Brexit is a really bad idea: UK sovereign rating will be downgraded from AAA and …
Shouting doesn’t impress anyone, particularly the canny British voter. It is the quiet voice full of common sense and real stats that impresses and can be really scary. In the ‘Brexit?’ session at the ACT Annual Conference last month, Moritz Kraemer, Global Rating Officer, Sovereign Ratings, Standard & Poor, was really scary as he explained quietly and clearly, that if there is Brexit, S&P will downgrade Britain’s by at least one notch and potentially more.
Kraemer believes that the stakes are much higher this time as the level of integration is now considerably higher than in 1975, and also we don’t actually know what the alternative is to the EU. Even the Brexiters don’t know what they want to replace the status quo with. He predicts that if the vote is for Brexit on June 23rd:
- the uncertainty begins on June 24th when the downgrading will start
- it will take at least two years to leave EU, and probably longer
- it will take a least a decade to negotiate a new treaty with the remaining 27 EU states
- a new government will be needed in the UK but it will be riddled with discontent and discrimination
- a clean and complete break with the EU is possible, although unlikely as UK needs the EU and new government will not have mandate to make complete break
- funding the UK imbalance of payments position (5% of GDP, £100bn/year) is heavily dependent on internal investment in the UK, but there will be a long period of uncertainty which will reduce the long term investment in the UK
- in terms of net debt the UK is the 2nd most indebted country in the world, and so heavily dependent on foreign investor confidence which will probably decline if Brexit happens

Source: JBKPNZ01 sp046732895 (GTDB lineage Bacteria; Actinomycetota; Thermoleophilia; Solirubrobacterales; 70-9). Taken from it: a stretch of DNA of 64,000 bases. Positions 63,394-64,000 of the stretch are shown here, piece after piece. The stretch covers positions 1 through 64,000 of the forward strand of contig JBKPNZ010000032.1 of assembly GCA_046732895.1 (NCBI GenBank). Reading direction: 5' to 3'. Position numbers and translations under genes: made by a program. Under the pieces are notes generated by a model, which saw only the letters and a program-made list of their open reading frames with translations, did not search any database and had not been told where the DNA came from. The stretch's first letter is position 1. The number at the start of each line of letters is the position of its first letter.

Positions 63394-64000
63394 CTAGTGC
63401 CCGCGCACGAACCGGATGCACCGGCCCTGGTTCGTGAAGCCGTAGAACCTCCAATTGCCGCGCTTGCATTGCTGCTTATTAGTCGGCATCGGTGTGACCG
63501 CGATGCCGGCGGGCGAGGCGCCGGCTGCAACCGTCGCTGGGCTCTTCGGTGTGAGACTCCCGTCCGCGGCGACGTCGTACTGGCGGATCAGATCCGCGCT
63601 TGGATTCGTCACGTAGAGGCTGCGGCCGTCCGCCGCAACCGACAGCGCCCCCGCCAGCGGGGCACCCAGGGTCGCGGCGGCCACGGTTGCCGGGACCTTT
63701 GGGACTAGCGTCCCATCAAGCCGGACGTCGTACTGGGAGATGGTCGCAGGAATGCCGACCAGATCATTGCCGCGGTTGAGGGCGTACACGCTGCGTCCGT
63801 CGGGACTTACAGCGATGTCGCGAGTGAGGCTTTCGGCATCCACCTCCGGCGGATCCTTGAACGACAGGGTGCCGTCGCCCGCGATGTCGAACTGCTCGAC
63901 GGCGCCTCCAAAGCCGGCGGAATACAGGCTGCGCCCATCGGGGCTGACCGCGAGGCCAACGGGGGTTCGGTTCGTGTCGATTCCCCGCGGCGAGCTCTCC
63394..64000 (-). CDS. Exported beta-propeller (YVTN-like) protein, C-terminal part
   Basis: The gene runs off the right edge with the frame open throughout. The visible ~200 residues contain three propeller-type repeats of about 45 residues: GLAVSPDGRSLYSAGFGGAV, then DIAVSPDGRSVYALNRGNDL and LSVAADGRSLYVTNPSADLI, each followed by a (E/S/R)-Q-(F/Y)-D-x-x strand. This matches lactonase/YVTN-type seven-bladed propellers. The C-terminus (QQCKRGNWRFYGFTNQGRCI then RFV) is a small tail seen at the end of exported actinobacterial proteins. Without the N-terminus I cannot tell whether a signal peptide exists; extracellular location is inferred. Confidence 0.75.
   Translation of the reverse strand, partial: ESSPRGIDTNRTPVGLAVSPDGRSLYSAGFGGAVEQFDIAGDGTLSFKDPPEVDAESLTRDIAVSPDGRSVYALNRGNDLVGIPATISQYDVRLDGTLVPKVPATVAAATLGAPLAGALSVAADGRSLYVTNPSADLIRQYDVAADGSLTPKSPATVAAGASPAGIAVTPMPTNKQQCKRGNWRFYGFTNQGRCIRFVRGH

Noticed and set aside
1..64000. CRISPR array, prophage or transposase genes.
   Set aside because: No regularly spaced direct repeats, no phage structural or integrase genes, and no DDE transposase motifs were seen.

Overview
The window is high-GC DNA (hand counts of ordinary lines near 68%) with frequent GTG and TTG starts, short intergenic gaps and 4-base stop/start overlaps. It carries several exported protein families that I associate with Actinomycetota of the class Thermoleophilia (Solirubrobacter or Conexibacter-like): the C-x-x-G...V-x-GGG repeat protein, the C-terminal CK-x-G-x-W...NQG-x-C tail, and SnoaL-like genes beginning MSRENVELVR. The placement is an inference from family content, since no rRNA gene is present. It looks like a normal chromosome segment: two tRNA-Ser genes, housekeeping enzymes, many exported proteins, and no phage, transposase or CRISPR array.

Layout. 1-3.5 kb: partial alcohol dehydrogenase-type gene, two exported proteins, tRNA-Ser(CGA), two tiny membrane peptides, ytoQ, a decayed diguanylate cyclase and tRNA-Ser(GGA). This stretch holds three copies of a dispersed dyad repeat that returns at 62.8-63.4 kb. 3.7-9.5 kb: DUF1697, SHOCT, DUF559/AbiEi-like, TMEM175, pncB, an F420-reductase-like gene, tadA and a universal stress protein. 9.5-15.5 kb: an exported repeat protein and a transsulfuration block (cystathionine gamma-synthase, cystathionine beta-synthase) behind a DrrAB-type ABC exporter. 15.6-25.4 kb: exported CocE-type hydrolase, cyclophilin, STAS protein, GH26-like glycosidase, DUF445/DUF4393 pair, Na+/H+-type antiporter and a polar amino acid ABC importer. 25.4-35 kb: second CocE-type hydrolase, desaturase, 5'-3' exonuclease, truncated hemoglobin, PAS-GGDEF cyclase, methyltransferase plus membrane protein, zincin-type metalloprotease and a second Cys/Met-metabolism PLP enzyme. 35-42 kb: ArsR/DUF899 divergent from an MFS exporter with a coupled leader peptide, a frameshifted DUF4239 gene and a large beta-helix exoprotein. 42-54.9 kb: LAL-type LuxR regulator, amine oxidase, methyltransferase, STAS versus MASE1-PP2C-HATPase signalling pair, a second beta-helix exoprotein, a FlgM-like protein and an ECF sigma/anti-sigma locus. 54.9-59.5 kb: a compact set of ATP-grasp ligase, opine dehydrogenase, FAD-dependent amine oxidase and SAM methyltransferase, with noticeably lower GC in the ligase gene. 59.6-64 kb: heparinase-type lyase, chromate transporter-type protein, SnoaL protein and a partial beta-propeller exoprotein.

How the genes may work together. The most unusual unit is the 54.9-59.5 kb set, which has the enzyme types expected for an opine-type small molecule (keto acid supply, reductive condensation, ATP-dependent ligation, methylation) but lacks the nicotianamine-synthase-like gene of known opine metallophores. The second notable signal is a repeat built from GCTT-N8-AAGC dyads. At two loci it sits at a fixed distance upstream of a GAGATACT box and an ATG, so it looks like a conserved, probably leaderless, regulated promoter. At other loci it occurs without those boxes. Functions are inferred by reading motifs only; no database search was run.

- Sterling’s reserve currency status (which some estimate as being worth 0.5% of GDP) would be at risk.
His closing comment was, “The reason we think the rating of the UK would no longer be a Triple A is that there would be: an increasing risk to the effectiveness, transparency and predictability of policies which have been a key strength in the past - the string of referenda has started this decline and decision making will become very hard and accident prone; growth and investment will be at risk and will increase - investors will wait until the dust settles (for many years) before they come back in; increased balance of payments risk combined with the possible loss to reserve currency status and its impact on the cost of the current account deficit. These risks are not present in other AAA rated sovereigns and if the UK votes to leave the EU, there would be one less AAA rated country.”
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